Contrary to the reports of the mass media journalists, who immediately reported that the Exhibit had been canceled and the fight was over, various Nagoya citizens groups are struggling everyday for historical truth about the sex trafficking, continuing their long struggle that has continued for years or decades, depending on the group. These include the Network for Non-war (Fusen e no network, https://www.facebook.com/antiwarnetwork ) that started a few decades ago, the New Japan Women’s Association (Shin Nihon fujin no kai, https://www.shinfujin.gr.jp/english/ ) that started a half century ago with the feminist Hiratsuka Raicho (1886-1971) and the artist Iwasaki Chihiro (1918-1974), the Tokai Action Executive Committee 100 Years After the Annexation of Korea (Kankoku heigō 100-nen Tōkai kōdō jikkō iinkai) that obviously started in 2010, the Support Committee for Women Abused Sexually by the Former Japanese Military (Kyū Nihon gun ni yoru seiteki higai josei wo sasaeru kai), the No More Nanking Nagoya Society (Nō moa Nankin Nagoya no kai, http://h-ryouhei.jp/nomore.html ), the Committee to Examine Mayor Kawamura Takashi’s Statements about the Nanking Massacre (Kawamura Shichō ‘Nankin gyakusatsu hitei’ hatsugen wo tekkai saseru kai, http://www.kawamura-nankin.com/english/ and my article https://apjjf.org/-Asia-Pacific-Journal-Feature/4786/article.html ), and Contemporary Missions To Korea: Aichi (Gendai no chōsen tsūshin shi Aichi). Those that I have contacted have been very generous, in terms of sharing with World BEYOND War their knowledge, wisdom, and various other resources, including audio equipment, and their network of contacts among activists, journalists, scholars, etc.

The Tokai Action Executive Committee 100 Years After the Annexation of Korea has been at the forefront of street protests for peace on the Korean Peninsula and against anti-Korean hate speech, while the Aichi Chapter of the New Japan Women’s Association sponsors yearly rallies during the summer called Rallies for Mothers (Haha oya taikai). They invited me to participate in last year’s rally as well as this year’s rally. These are large-scale events with roughly one or two thousand mostly women attending. Both last year and this year, they invited a lawyer, one or two scholars, and a few activists to speak about the history of the military sex trafficking of the Empire of Japan in a room holding 50 to 100 people. I was one of those speakers. Their events involve lively discussion rather than one-sided lectures, and the vast majority of their participants are now middle-aged or elderly. Just as with other peace organizations in Japan, the New Japan Women’s Association lacks young people. They are working on a book of photos of paintings by a local Japanese artist that will serve to educate people about the history of sex trafficking by the Empire of Japan.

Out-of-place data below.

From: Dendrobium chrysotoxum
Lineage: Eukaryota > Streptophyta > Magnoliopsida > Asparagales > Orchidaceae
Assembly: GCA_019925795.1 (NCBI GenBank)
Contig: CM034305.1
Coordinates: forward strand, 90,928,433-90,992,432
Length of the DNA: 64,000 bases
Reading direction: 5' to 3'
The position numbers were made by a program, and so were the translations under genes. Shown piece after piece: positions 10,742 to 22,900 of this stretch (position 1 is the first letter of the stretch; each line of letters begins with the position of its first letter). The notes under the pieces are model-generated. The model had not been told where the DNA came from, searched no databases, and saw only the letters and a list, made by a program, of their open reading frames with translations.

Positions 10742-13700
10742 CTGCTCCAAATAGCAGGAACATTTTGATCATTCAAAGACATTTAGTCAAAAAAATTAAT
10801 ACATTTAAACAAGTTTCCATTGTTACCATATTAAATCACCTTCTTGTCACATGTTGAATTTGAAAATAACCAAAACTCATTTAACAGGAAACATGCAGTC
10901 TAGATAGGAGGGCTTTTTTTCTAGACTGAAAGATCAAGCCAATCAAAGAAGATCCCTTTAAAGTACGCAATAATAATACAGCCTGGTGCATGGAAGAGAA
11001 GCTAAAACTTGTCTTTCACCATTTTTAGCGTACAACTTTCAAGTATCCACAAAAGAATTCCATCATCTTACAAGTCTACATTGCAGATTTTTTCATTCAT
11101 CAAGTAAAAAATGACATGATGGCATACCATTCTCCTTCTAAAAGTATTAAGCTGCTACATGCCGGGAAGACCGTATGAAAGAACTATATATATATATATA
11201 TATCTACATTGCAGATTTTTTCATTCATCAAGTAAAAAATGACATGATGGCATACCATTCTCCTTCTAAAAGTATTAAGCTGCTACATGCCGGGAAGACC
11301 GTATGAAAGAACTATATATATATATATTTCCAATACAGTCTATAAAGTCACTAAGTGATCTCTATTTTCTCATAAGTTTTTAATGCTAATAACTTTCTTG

This year they also organized an excellent lecture, Q & A session, and kamishibai storytelling presentation about a girl deceived and coerced into “comfort woman” sex trafficking in a colony of the Empire of Japan. (For more about kamishibai, see https://en.wikipedia.org/wiki/Kamishibai ). This was for junior high and high school students. Only four girls attended, but in terms of lectures in schools about the history, this was a rare opportunity. The Aichi Chapter of the New Japan Women’s Association has subgroup or an affiliate group called the Aichi Society to Advance Solutions to the Japanese Military “Comfort Woman” Problem (Aichi Nihon gun ‘ianfu’ mondai kaiketsu susumeru kai), and they also contribute to these educational events. Once a month on a Wednesday at noon they do a solidarity action with/for their sisters and brothers in Seoul who every week do what are called Wednesday Demonstrations in front of the Embassy of Japan. (For more about that, see https://en.wikipedia.org/wiki/Wednesday_demonstration ).

The main national office of the New Japan Women’s Association publishes newsletters in Japanese as well as in English. The one in English is entitled “Japanese Women Today,” and No. 46 (August 2019) of that newsletter has a report entitled “Resolve the Issue of Sexual Slavery by the Japanese Military.” It starts with “There is no time to lose in resolving the issue of the Japanese military “comfort women.” And it briefly explains the tense relations between the government of South Korean and Japan at present. (The trade war that Prime Minister Shinzo ABE started with South Korea is also behind the anti-Korean hate speech and the wave of suppressions of this history of Japanese Imperial violence against women, too).

The Tokai Action Executive Committee 100 Years After the Annexation of Korea has sponsored lectures, films, and a history study tour to South Korea during the last two years. They will show the hit film from South Korea “I Can Speak” on the 25th of this month (https://actionnetwork.org/events/i-can-speak-2017-and-lecture-by-prof-nogawa-motokazu ). A lecture will be given by NOGAWA Motokazu, who is a philosopher and the author of many books and articles on Japanese ultranationalism and the controversy surrounding the history of the military sex trafficking. Some of his writings have been translated into English. Educational events such as this are held a few times a year.

Q:  Why is this incident so important?

A:  Let us start with the two sculptors who created the Girl of Peace Statue, Mr. Kim Eun-sung and Ms. Kim Seo-kyung. Kim Eun-sung expressed surprise at the reaction to the Statue in Japan. “Which part of a statue of a girl is harming Japan? It’s a statue with a message of peace and for the rights of women” (https://edition.cnn.com/2017/02/05/asia/south-korea-comfort-women-statue/index.html ). He was talking about what is called the “Statue of Peace,” or sometimes the “Girl of Peace Statue.” Forgiveness by Koreans followed by sincere apologies from Japanese, especially from the government, will set the stage for reconciliation. But is it wrong to not forget, to document the atrocity and learn from it? “Forgive but do not forget” is the feeling of many victims of sex trafficking and those who take up their cause, who aim to reduce sexual violence in the future.